Today I had the opportunity to take a peek into the Explore New Ideas (ENI) Workshop, which is new to the Lower School at Town.  It’s a great resource for our design thinking endeavors, as it provides space and materials to tinker and build.  There are designated times for 3rd and 4th graders to use the space, and all teachers can sign up to use the space on their own, or coordinate for coaching from fourth grade teacher, Jij De Jesus (“Mr. D” to the kids),  who is managing the ENI Workshop.  He’s shared some background about the ENI with us:


ENI Process

What is it

ENI inspires curiosity and creativity in students through hands-on, Science, Technology, Engineering and Math (STEM)-centered inquiry activities.


By creating opportunities for boys to “explore new ideas”, and coaching them through the learning and thinking processes, students develop core competencies and skills that are relevant in all aspects of life. Hands-on investigative STEM activities develop inquiry, promote an understanding of the nature of learning, and allow for students to autonomously engage in the process of knowledge construction.

As a school, we also recognize the unique opportunities presented to us as inhabitants of the Marina Campus this year. We want to take full advantage of the increased space and prime location to maximize the benefits for the boys and their learning. In that sense, ENI will draw inspiration from the Exploratorium, former occupant of the Marina campus, and the surrounding Golden Gate National Recreation Area.


ENI utilizes best practices from a number of innovative teaching approaches to meet the specific needs of our boy learners.

  • Project Based Learning (Buck Institute)

  • Design Thinking (Stanford d.school and Lime Design)

  • Inquiry and Science Process Skills (Exploratorium)

ENI activities and projects will involve investigating and solving a real-life problem, or building and designing a product that successfully meets a given challenge. Students will often work in small teams, using collaboration and communication skills.

Significant academic content will provide a foundation for ENI projects, exploration will be guided by questions that provide focus, and after multiple opportunities to research and develop their ideas, students will be asked to publicly share their thinking and what they learned.


ENI will be integrated into the already existing curriculum and schedule of Lower School classes.

Students in K-2 will participate in ENI activities as scheduled by grade level teaching teams, especially during times where the curricular content is particularly conducive to creative exploration.

In 3rd Grade and 4th grade ENI Workshops take the place of the former electives program. Boys in these grades will participate in 2 of the 4 ENI Workshops this year, 1 per semester. The Workshops offer small group instruction (10-12 students) during one hour-long class each week. ENI Workshops for this year are:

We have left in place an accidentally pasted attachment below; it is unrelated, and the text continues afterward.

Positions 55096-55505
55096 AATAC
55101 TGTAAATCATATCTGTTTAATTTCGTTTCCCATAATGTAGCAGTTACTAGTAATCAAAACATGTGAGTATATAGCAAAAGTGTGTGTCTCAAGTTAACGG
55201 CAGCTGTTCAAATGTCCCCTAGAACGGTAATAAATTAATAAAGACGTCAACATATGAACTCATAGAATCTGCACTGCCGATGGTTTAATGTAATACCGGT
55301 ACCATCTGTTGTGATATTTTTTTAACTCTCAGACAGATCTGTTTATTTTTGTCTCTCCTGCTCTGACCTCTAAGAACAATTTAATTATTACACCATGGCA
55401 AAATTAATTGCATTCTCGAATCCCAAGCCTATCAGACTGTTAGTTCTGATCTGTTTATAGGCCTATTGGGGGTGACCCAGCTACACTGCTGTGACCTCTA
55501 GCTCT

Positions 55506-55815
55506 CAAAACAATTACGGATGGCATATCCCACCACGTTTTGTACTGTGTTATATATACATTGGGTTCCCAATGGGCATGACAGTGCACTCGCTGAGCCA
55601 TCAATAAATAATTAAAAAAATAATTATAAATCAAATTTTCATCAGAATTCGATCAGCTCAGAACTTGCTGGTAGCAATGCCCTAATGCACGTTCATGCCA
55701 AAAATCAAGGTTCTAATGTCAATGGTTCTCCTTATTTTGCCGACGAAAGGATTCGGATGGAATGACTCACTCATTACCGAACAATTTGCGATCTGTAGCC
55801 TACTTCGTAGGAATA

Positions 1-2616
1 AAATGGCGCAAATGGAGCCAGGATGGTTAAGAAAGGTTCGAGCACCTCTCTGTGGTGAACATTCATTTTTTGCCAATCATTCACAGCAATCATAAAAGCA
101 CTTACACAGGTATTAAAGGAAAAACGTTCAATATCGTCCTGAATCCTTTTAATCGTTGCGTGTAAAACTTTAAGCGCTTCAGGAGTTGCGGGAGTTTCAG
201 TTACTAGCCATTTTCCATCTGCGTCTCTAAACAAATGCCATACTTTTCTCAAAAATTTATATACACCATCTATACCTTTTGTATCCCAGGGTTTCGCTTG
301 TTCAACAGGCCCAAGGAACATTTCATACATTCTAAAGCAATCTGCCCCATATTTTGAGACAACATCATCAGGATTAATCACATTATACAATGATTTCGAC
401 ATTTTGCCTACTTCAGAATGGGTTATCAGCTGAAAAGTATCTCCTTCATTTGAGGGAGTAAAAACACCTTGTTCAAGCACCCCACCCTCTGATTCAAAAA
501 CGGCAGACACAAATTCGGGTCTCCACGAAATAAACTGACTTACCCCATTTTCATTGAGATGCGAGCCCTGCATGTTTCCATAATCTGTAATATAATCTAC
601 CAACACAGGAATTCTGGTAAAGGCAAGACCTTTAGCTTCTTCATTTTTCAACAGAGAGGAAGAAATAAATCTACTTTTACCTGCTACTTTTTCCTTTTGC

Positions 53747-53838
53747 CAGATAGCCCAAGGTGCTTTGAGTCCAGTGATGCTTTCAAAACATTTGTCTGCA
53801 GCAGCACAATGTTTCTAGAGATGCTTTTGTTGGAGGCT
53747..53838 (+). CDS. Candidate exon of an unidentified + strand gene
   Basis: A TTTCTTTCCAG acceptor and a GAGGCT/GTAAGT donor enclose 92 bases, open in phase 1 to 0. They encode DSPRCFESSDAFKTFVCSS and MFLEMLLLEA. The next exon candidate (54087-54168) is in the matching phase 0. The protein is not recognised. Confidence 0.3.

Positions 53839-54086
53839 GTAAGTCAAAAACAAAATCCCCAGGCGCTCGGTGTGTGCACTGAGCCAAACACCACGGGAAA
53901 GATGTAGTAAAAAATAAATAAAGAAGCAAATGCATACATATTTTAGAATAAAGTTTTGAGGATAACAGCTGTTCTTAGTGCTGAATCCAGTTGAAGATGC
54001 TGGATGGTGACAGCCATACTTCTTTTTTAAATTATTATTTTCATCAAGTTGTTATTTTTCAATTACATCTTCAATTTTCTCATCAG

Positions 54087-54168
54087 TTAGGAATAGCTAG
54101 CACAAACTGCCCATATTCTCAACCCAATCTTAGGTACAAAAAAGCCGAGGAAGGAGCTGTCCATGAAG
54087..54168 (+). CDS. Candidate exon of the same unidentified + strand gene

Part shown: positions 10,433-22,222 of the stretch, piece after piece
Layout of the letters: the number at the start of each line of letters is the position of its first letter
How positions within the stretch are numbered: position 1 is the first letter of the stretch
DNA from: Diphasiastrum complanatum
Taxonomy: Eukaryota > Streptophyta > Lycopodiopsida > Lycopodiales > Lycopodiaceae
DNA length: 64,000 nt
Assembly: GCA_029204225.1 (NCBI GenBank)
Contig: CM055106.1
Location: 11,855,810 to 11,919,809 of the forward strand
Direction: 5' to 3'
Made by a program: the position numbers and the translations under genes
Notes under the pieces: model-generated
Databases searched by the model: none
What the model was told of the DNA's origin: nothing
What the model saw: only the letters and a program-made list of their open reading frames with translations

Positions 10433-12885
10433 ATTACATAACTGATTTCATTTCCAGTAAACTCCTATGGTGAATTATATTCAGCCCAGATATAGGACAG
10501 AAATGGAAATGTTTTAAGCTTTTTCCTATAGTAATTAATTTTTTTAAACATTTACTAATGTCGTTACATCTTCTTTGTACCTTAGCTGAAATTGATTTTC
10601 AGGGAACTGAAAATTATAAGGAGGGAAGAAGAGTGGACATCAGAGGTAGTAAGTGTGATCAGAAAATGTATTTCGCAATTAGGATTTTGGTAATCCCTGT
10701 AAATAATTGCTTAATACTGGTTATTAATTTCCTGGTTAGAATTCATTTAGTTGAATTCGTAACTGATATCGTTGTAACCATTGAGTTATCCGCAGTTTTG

• Lego engineering

  • How does it work? Bicycles!

  • TED (technology, engineering and design)

  • ENI Challenge Workshop


Most ENI activities will take place in the ENI workshop, located in the northeast corner on the ground floor of the Marina Campus.  At times, aspects of multi-day ENI activities will  be facilitated in students classrooms or outside in the surrounding area.

Our second graders have used the ENI Workshop to answer questions about seed germination (How will I know if my lima bean seed it germinating?  What will it look like?) and we will be heading back later this week to plant our own seeds.  We are looking forward to many discoveries in the ENI Workshop!


2nd graders finding signs of seed germination


2nd graders investigating for signs of germination


4th grade challenge observations


Mr. D and 4th graders testing and evaluating sailboat prototypes

Sharing ideas for sailboat designs

Sharing ideas for sailboat designs


Bike repair in the Mechanical Engineering room of the ENI

DT Intro: Presidio Challenge


Our students will get their first taste of design thinking this year working in cross-grade collaboration.  Working reciprocally, 7th graders and 2nd graders are designing solutions to help each other better understand native plants and birds of the Presidio.  The design thinking challenge beautifully bridges grade level curricular topics, while fostering creativity and teaching our students the design thinking process and mindsets.  We will certainly employ a bias toward action and radical collaboration: this mini-challenge is one week long!


We are delighted that you’ve come to visit!  We are at a unique crossroads in Town School’s history, as our school is not only under physical construction, but our focus on teaching and learning is being re-examined.  In doing so, the school has renewed a commitment to encouraging innovative teaching practices, one of which is design thinking.  After a few years of dabbling in design thinking, we are eager to share our work charting the new approach at Town.


Town School, before


Upper School, now


Lower School, now


Town School, next year